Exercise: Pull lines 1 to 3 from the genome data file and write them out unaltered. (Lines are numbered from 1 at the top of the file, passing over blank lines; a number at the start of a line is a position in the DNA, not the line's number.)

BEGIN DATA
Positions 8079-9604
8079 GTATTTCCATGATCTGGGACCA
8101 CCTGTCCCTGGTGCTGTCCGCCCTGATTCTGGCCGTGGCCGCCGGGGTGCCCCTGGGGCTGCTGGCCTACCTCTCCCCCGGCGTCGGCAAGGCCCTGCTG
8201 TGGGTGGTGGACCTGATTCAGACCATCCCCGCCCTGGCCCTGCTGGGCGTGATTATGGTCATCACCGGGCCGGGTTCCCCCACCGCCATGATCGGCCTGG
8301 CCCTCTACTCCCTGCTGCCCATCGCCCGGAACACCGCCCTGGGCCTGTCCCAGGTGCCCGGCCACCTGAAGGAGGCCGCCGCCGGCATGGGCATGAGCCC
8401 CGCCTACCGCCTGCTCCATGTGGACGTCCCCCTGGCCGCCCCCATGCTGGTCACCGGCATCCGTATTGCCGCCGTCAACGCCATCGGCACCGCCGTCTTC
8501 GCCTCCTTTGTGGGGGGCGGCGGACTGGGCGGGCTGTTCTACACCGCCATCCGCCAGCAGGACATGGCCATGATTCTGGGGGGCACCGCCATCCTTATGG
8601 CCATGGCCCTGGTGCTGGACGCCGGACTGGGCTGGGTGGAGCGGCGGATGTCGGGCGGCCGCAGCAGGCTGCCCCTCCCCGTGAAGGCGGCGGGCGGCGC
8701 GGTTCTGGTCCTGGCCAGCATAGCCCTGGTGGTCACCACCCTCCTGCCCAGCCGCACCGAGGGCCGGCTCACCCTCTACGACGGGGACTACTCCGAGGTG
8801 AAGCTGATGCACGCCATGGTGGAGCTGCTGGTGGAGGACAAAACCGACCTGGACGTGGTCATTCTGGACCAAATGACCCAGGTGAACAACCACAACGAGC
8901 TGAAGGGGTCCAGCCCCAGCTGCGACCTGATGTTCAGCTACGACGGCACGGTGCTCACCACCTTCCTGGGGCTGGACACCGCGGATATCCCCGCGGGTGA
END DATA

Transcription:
Positions 8079-9604
8079 GTATTTCCATGATCTGGGACCA
8101 CCTGTCCCTGGTGCTGTCCGCCCTGATTCTGGCCGTGGCCGCCGGGGTGCCCCTGGGGCTGCTGGCCTACCTCTCCCCCGGCGTCGGCAAGGCCCTGCTG